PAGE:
The business case says that this closure programme is being driven by the Cabinet Office’s Government property unit, which aims to reduce the number of properties in the central civil estate. It seems that there is a desire to centralise jobs in a few places, with little consideration given to the wider economic consequences or even to the fact that in some cities rents will be much higher than in other parts of the country. What similar cost savings have been made by the Minister’s Department in London? The plans being put forward for Hull are about saving £289,000 over five years, which is a drop in the ocean compared with the cost of renting or occupying office space in central London. How many posts have been moved out of London since 2010, and at what saving to the taxpayer? How much office space has been freed up at the Department for Business, Innovation and Skills in London and, in particular, in the head office on Victoria street?

Another of my concerns is about the consequences for the economy of the closure of the Insolvency Service for the Humber region. Through the establishment of the local enterprise partnership, the Humber is seeking to forge a path as a separate economic region with a distinct identity. The Insolvency Service has developed specialist knowledge of the region which, if these plans go ahead, will be subsumed by the wider Yorkshire region based in Leeds. Hull staff have more than 600 years of collective insolvency experience. Last year, that saved the economy more than £2.5 million, as they disqualified 20 directors. There is a particular value to having local knowledge about what is going on in an area. As we know, unfortunately many people the Insolvency Service deals with are repeat offenders. Of 17 local official receiver offices, Hull is joint fifth in terms of the number of disqualification reports—that is quite high.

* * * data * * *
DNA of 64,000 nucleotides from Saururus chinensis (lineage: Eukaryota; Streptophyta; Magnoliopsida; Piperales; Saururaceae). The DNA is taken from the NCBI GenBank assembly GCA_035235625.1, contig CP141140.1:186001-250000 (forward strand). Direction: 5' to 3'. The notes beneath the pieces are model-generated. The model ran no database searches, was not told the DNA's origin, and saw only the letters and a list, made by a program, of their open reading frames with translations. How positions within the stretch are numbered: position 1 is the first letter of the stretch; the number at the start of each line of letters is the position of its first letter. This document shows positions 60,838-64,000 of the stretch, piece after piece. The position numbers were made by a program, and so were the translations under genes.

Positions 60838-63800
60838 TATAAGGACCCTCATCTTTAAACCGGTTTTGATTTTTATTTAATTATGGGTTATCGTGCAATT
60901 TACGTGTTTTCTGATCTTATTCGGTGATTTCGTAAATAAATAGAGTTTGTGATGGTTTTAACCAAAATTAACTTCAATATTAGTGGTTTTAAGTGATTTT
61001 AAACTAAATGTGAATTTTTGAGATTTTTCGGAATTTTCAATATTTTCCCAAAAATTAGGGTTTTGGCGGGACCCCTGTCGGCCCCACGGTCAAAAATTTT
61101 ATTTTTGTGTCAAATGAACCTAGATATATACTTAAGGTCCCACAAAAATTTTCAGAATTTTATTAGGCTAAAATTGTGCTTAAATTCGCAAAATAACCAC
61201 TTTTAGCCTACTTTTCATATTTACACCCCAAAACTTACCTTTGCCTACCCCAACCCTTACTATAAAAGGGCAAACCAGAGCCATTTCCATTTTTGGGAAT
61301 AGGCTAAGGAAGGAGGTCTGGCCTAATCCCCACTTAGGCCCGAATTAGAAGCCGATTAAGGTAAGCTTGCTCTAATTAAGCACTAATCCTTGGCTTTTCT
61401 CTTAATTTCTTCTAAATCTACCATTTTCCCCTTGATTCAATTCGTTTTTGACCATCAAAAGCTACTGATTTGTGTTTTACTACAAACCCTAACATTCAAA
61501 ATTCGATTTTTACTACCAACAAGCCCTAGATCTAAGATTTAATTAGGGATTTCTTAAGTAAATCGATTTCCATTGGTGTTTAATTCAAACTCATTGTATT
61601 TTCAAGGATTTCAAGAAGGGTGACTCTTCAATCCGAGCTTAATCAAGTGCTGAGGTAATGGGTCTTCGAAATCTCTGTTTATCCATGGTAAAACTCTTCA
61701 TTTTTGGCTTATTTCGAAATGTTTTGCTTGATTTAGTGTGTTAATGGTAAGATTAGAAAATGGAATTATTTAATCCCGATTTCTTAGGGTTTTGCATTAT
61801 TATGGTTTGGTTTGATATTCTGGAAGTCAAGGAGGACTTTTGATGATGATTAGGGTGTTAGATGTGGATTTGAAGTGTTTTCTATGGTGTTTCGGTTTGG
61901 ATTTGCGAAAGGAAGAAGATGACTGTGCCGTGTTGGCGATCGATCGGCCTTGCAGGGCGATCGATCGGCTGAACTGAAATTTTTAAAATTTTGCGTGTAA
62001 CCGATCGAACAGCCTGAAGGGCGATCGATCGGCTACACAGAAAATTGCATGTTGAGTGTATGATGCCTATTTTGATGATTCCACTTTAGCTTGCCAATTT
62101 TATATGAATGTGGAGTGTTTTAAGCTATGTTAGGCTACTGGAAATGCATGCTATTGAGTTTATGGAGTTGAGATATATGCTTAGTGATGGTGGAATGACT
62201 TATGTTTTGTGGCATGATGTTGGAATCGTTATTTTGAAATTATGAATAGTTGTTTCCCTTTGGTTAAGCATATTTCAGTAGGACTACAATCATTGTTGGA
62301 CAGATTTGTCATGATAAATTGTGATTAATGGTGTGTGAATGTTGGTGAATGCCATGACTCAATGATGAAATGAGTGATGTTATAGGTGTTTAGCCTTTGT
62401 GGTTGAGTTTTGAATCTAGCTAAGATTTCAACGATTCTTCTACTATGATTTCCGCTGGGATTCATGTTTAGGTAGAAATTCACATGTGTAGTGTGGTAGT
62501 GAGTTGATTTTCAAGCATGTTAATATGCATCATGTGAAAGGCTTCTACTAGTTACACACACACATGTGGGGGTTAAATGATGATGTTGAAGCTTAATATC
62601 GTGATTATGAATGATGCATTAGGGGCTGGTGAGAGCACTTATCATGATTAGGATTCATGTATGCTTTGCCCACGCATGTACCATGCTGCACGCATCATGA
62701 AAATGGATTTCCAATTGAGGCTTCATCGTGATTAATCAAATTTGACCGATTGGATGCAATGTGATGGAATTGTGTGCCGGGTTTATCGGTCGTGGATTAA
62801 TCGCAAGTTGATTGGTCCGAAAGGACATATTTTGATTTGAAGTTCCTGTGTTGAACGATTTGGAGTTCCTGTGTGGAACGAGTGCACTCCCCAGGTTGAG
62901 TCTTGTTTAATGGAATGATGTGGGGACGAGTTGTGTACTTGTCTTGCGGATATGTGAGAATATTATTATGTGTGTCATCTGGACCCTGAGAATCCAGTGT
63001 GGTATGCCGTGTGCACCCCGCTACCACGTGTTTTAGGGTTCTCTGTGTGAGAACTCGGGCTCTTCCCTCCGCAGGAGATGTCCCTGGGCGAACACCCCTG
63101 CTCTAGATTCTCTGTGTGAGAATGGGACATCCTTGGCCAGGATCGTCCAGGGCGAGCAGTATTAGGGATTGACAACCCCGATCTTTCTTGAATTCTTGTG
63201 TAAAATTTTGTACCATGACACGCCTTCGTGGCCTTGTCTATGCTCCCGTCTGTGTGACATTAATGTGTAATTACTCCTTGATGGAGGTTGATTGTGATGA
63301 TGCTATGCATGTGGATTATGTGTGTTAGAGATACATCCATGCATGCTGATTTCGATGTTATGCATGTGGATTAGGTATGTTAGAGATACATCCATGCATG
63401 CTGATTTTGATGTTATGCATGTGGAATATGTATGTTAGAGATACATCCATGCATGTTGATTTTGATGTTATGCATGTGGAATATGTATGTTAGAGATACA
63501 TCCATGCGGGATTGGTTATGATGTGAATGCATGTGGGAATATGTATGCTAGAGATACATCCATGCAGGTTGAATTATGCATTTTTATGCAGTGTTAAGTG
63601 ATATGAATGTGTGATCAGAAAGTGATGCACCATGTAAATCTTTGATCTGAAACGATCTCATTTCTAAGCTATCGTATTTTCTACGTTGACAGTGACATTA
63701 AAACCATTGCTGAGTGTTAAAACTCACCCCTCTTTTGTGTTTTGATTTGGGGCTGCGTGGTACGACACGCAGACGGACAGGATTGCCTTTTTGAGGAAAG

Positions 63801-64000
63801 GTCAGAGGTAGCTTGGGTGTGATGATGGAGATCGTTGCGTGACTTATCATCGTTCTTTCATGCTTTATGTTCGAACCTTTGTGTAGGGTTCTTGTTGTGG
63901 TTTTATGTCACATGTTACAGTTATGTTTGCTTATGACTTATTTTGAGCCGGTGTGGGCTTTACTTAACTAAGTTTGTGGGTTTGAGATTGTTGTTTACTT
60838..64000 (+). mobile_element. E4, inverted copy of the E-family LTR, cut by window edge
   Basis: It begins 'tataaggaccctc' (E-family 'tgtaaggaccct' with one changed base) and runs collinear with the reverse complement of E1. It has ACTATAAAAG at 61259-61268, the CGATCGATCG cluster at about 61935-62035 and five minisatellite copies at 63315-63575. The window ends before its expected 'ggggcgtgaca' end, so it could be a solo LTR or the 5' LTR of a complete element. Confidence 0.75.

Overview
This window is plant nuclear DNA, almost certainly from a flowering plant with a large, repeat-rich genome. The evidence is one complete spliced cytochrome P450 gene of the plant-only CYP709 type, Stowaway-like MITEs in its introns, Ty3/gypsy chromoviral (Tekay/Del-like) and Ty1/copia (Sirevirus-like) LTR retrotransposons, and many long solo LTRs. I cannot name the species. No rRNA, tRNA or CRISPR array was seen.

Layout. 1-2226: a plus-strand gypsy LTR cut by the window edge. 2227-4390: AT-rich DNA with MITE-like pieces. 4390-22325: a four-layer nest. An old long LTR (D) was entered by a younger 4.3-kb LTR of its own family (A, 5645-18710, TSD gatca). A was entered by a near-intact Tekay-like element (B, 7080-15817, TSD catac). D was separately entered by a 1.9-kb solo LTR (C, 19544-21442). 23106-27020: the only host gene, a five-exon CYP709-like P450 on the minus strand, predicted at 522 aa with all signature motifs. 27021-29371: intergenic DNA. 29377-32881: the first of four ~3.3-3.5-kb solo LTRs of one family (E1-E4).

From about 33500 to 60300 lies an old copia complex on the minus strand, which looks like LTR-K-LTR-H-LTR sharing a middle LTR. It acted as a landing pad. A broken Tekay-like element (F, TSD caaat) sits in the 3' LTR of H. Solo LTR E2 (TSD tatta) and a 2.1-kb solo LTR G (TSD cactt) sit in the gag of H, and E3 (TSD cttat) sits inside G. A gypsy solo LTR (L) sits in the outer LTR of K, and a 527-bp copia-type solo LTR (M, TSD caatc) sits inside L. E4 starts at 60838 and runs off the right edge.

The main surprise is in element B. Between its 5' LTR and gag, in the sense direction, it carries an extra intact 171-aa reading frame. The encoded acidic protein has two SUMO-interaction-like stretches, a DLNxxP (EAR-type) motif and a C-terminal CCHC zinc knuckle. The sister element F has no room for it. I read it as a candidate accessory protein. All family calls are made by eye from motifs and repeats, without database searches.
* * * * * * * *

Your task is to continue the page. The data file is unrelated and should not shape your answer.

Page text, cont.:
An example of the good work that has been done is the fact that local knowledge in the Hull office stopped German bankruptcy tourism in the Hull county court. The limited liability partnership provided false addresses to German residents but that has been wound up thanks to the local knowledge and work of the Hull office. Without local knowledge of the places referred to, it is unlikely that that fraud would have been stopped, so will the Minister give me her view of the assessment undertaken by the Insolvency Service of moving direct regional centres to larger autonomous units in terms of the detection of fraud?